Another day, another SNP rebuttal of someone else’s view. On Monday we read that defence spending, and hence the many defence-related jobs we enjoy in Scotland, could be at serious risk in an independent Scotland.
This is not an unreasonable, or a difficult view, to share.
The standard SNP response was soon rolled out: things will be better in Brigadoon and defence spending will be higher.
This is, frankly, hard to believe – and even if it were to be miraculously true, surely such spending would be spent in the rest of the UK to buy planes and tanks and so forth?
How would that help us and the defence jobs we have here? Are we to believe that we will be conjuring up defence companies of our own that will suddenly be world players?
Is it not about time that the SNP stopped behaving like the Black Knight from Monty Python and the Holy Grail? We don’t deserve to be treated with such contempt.
The Prime Minister spends billions on the next generation of US nuclear weapons, telling us that they are needed because North Koreans have nuclear missiles which can reach the UK … how long before he reveals that they can be prepared and fired in 45 minutes?
Some might believe it, but I couldn’t possibly comment. Time to get rid of his money-blinded Wild Bunch, and their dangerous toys, before they do a body some harm.
I too listened to the interview with David Cameron on his visit to Faslane. I did not hear any claim that North Korean missiles could hit Britain (Letters, 6 April).
What I heard was that the North Korean threats posed a risk to peace, in their region in particular. Does CND consider this not to be the case?
We all – not just CND – want nuclear disarmament. However, what we want is multi-national disarmament, not just for us to throw in the towel.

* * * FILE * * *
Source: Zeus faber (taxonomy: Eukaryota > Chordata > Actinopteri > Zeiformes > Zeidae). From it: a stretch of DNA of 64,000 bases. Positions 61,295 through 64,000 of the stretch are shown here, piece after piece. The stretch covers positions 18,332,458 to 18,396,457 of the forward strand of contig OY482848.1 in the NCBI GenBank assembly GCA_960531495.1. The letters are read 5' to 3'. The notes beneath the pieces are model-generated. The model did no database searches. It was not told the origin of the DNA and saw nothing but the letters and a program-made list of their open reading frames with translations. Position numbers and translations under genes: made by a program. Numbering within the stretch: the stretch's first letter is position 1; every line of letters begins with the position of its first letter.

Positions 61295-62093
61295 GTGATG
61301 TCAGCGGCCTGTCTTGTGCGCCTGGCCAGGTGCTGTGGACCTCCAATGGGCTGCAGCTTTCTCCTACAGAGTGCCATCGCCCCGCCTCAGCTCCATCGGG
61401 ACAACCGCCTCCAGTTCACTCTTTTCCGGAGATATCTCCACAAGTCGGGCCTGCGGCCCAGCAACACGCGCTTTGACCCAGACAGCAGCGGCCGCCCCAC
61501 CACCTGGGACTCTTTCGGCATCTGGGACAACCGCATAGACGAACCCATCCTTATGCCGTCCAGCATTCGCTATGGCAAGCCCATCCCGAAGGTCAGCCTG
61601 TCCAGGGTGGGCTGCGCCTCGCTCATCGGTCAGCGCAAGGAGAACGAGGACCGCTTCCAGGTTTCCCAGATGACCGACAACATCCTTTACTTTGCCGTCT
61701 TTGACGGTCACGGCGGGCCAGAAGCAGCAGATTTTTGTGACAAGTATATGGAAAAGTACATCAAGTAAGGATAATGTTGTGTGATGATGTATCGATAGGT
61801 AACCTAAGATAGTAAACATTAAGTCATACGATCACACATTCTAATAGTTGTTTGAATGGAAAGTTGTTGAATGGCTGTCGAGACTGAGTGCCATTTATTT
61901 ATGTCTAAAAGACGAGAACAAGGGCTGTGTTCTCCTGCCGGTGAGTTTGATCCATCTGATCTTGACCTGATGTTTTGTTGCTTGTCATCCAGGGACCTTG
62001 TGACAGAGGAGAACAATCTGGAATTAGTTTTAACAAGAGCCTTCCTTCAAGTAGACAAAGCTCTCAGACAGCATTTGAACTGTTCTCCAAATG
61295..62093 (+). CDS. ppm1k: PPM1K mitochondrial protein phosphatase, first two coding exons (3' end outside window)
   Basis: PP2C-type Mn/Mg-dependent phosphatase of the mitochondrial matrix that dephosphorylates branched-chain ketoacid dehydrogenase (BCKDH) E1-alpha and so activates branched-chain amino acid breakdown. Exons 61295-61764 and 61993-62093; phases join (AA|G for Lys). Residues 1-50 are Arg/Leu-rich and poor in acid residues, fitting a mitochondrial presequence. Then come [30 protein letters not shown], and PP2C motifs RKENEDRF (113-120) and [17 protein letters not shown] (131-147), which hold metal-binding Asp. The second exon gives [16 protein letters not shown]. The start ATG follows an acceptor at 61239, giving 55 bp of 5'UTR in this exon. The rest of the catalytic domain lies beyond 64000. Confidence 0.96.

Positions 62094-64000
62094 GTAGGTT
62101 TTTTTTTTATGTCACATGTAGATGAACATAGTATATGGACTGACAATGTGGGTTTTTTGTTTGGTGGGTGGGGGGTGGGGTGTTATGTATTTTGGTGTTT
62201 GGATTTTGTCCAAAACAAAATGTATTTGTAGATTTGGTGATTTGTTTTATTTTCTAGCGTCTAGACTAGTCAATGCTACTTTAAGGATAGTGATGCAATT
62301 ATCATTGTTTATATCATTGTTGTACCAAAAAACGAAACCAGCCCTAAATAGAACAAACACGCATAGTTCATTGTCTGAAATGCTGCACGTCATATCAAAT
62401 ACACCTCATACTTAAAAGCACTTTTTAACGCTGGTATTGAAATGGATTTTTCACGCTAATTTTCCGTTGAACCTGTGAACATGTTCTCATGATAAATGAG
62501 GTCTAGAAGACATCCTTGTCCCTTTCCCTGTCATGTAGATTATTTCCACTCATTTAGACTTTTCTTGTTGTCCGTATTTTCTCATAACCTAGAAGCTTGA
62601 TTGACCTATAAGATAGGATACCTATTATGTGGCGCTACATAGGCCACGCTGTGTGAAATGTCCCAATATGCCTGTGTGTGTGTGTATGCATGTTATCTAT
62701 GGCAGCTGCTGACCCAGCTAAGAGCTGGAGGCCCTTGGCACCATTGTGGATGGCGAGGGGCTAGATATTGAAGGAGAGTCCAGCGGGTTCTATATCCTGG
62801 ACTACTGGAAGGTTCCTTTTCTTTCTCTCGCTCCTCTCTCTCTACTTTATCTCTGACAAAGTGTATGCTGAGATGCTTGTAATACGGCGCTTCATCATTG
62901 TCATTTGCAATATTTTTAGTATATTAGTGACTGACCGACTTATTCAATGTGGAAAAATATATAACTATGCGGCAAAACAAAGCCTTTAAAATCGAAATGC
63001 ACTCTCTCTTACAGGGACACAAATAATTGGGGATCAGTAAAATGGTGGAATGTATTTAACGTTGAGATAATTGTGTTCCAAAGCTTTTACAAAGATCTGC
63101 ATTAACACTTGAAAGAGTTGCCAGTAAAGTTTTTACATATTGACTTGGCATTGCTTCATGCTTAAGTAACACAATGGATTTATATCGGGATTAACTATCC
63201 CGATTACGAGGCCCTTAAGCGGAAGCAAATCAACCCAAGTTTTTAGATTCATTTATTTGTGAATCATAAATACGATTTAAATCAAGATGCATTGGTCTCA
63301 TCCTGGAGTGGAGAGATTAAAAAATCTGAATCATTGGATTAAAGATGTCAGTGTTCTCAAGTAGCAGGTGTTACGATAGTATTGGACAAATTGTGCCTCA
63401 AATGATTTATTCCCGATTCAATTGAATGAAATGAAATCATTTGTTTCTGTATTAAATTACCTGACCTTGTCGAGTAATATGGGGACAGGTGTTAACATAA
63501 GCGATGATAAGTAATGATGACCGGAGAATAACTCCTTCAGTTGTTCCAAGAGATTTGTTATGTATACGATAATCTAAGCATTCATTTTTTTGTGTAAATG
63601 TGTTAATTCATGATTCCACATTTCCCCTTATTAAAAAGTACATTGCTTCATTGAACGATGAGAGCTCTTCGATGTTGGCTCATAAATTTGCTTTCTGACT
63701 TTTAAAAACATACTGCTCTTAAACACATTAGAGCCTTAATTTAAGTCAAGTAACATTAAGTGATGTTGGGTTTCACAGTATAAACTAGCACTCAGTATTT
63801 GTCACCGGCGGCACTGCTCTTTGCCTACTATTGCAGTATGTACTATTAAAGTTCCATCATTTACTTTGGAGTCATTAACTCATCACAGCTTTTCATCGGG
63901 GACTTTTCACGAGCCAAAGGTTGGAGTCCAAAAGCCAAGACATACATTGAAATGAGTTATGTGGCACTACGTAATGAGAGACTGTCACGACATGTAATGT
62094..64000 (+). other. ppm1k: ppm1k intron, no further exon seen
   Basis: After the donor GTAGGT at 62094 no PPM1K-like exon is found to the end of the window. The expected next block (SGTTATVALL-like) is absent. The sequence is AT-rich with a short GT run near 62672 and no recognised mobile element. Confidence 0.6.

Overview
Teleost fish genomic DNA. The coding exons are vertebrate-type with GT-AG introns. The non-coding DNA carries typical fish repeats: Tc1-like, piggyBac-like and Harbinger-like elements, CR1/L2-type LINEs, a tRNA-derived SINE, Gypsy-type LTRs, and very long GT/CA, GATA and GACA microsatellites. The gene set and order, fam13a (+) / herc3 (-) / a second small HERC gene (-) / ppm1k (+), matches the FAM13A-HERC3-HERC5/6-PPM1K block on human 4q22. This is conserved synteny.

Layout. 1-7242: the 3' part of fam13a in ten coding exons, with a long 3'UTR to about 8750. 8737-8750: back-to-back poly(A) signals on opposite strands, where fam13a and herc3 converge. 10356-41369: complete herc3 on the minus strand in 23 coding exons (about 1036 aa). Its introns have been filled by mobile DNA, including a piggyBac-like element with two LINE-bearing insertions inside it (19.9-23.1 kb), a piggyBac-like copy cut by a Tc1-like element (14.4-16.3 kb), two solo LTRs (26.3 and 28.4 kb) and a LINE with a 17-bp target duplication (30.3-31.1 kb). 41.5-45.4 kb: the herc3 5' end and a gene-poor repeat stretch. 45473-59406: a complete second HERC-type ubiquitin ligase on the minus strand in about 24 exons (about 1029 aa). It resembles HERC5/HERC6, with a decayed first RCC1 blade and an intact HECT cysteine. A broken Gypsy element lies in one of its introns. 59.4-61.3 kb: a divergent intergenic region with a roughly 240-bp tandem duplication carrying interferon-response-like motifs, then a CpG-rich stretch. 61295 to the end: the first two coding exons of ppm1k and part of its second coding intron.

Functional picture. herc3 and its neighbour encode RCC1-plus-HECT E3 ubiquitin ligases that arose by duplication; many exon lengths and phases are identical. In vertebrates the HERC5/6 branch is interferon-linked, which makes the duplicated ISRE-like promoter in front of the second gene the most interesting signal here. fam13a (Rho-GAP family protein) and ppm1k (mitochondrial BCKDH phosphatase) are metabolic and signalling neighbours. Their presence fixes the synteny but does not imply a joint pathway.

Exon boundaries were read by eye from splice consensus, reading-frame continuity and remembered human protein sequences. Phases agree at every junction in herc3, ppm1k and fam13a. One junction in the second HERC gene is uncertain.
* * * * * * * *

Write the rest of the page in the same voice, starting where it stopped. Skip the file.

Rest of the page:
There are regrettably rogue nations such as North Korea which pose a real risk to world peace.
To compare David Cameron’s interview to the deception given to the House of Commons by Tony Blair prior to the invasion of Iraq is absurd.
David Cameron’s pronouncements on Britain’s need to keep the “British nuclear deterrent” displays an unfortunate lack of foresight into the probable sequence of events in the event of a war involving a nuclear enemy.
Instead of protecting Britain from nuclear blackmail, Britain’s ownership of the bomb is likely to ensure our ruin in a radioactive cloud.
A geographically large nuclear enemy would probably consider that a first strike against British nuclear bases would limit Britain’s retaliation and our enemy could therefore “win” a nuclear war by sustaining relatively light damage in their territory.
Britain would be much safer without the bomb, and we could fulfil our obligations under the Nuclear Non-Proliferation Treaty and persuade all nations to disarm.
Probably a very few bombs would need to be retained under international lock and key to deter a possible future “Hitler” figure from developing nuclear weapons secretly and with ambitious for world domination.
A Nicholas Cowan